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Soluble vs Insoluble Fiber Foods - 43 Foods Compared

Researched and Written by:
Richelle Godwin, RDN Richelle Godwin, RDN

You may have heard of fiber being broken down into two categories: soluble or insoluble. If a fiber is soluble, it can dissolve in water, whereas insoluble fibers cannot. And if you've been trying to work out which foods are high in soluble fiber vs insoluble fiber, you've come to the right place! We look at the exact fiber content of 43 popular foods.

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    Solubility has been used as a general descriptor to classify how fiber might behave in the body. In the past, soluble fibers were associated with aiding blood sugar control and lowering cholesterol. In contrast, insoluble fibers were thought to help with bowel movement frequency and stool bulking.

    While there are some truths in those associations, fiber categories are a bit more nuanced and complex beyond just solubility.

    Three better characteristics to consider when evaluating isolated fiber types and their impact on the body include: fermentability, viscosity, and bulking. 2, 6 

    But that can get a bit complicated (we know!).

    So for now, let's take a simple look at soluble vs insoluble fiber foods and see the fiber content in 43 popular high fiber foods.

    As you'll see in the table below...the interesting thing...is all foods high in fiber have a bit of BOTH soluble and insoluble fiber.

    List of Insoluble and Soluble Fiber Content of Foods 

    Source

    Dietary Fiber (g/ 100g edible portion)

    Total Fiber

    Insoluble

    Soluble

    Grains

    Oats

    10.3

    6.5

    3.8

    Rice (dry)

    1.3

    1.0

    0.3

    Rice (cooked)

    0.7

    0.7

    0.0

    Wheat (whole grain)

    12.6

    10.2

    2.3

    Wheat Germ

    14.0

    12.9

    1.1

    Legumes and Pulses 

    Green Beans

    1.9

    1.4

    0.5

    Peas, green, frozen

    3.5

    3.2

    0.3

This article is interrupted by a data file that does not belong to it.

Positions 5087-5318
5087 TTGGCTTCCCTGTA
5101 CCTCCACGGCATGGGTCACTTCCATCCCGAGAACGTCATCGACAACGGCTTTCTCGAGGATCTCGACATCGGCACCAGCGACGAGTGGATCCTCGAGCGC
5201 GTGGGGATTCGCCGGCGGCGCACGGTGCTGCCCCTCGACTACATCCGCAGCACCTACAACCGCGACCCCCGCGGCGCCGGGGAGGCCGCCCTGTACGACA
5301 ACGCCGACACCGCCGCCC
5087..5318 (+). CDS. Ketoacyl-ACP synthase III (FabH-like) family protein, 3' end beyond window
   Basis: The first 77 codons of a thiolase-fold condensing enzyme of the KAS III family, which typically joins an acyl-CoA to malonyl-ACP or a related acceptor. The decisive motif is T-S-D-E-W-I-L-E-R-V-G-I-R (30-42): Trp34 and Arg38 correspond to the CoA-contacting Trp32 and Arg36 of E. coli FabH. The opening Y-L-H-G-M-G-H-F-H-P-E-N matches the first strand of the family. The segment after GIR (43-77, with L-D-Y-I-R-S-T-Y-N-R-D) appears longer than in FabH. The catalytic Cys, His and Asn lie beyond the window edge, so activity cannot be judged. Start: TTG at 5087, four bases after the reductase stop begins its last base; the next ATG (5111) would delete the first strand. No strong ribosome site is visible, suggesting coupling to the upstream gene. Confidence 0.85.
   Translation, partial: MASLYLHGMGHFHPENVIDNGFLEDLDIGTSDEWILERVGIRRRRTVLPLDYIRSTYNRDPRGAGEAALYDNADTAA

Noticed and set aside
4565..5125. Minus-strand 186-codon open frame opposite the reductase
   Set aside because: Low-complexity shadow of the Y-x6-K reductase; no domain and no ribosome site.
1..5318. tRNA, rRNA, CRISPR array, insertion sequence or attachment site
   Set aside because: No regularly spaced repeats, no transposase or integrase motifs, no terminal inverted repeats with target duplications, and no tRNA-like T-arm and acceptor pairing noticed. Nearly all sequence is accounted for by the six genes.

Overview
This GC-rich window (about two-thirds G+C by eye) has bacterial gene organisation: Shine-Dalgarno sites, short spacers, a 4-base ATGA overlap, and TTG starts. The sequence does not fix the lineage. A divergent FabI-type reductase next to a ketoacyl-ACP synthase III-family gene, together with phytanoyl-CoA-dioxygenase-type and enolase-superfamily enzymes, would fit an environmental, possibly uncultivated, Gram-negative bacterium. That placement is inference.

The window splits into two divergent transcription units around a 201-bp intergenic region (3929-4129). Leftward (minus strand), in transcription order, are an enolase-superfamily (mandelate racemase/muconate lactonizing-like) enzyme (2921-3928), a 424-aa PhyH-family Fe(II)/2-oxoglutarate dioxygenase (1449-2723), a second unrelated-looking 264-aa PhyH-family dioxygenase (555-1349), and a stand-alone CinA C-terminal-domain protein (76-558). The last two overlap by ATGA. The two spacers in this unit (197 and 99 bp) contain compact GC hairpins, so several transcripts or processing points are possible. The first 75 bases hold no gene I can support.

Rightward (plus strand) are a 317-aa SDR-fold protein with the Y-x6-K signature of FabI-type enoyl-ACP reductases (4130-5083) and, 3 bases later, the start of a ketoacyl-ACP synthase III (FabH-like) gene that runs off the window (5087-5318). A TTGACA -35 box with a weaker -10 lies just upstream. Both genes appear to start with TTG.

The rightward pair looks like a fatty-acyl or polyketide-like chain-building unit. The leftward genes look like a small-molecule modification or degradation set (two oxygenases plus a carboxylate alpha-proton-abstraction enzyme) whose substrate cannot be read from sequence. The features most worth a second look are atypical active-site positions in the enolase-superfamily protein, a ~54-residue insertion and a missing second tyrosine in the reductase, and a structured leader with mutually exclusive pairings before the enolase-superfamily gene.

Kidney beans, canned

    6.3

    4.7

    1.6

    Lentils, raw

    11.4

    10.3

    1.1

    Lima beans, canned

    4.2

    3.8

    0.4

    White beans, raw

    17.7

    13.4

    4.3

    Vegetables

    Potato, no skin

    1.3

    1.0

    0.3

    Bitter gourd

    16.6

    13.5

    3.1

    Beetroot

    7.8

    5.4

    2.4

    Fenugreek leaves

    4.9

    4.2

    0.7

    Spinach, raw

    2.6

    2.1

    0.5

    Turnips

    2.0

    1.5

    0.5

    Tomato, raw

    1.2

    0.8

    0.4

    Green onions, raw

    2.2

    2.2

    0.0

    Eggplant

    6.6

    5.3

    1.3

    Cucumbers, peeled

    0.6

    0.5

    0.1

    Cauliflower, raw

    1.8

    1.1

    0.7

    Celery, raw

    1.5

    1.0

    0.5

    Carrot, raw

    2.5

    2.3

    0.2

    Broccoli, raw

    3.29

    3.00

    0.29

    Fruits

    Apple, unpeeled

    2.0

    1.8

    0.2

    Kiwi

    3.39

    2.61

    0.8

    Mango

    1.8

    1.06

    0.74

    Pineapple

    1.2

    1.1

    0.1

    Pomegranate

    0.6

    0.49

    0.11

    Watermelon

    0.5

    0.3

    0.2

    Grapes

    1.2

    0.7

    0.5

    Oranges

    1.8

    0.7

    1.1

    Plums

    1.6

    0.7

    0.9

    Strawberry

    2.2

    1.3

    0.9

    Bananas

    1.7

    1.2

    0.5

    Peach

    1.9

    1.0

    0.9

    Pear

    3.0

    2.0

    1.0

    Nuts and Seeds

    Almonds

    11.2

    10.1

    1.1

    Coconut, raw

    9.0

    8.5

    0.5

    Peanut, dry, roasted

    8.0

    7.5

    0.5

    Sesame seed

    7.79

    5.89

    1.90

    Flaxseed

    22.33

    10.15

    12.18

    Evidence Based

    An evidence hierarchy is followed to ensure conclusions are formed off of the most up-to-date and well-designed studies available. We aim to reference studies conducted within the past five years when possible.

    • Systematic review or meta-analysis of randomized controlled trials
    • Randomized controlled trials
    • Controlled trials without randomization
    • Case-control (retrospective) and cohort (prospective) studies
    • A systematic review of descriptive, qualitative, or mixed-method studies
    • A single descriptive, qualitative, or mixed-method study
    • Studies without controls, case reports, and case series
    • Animal research
    • In vitro research

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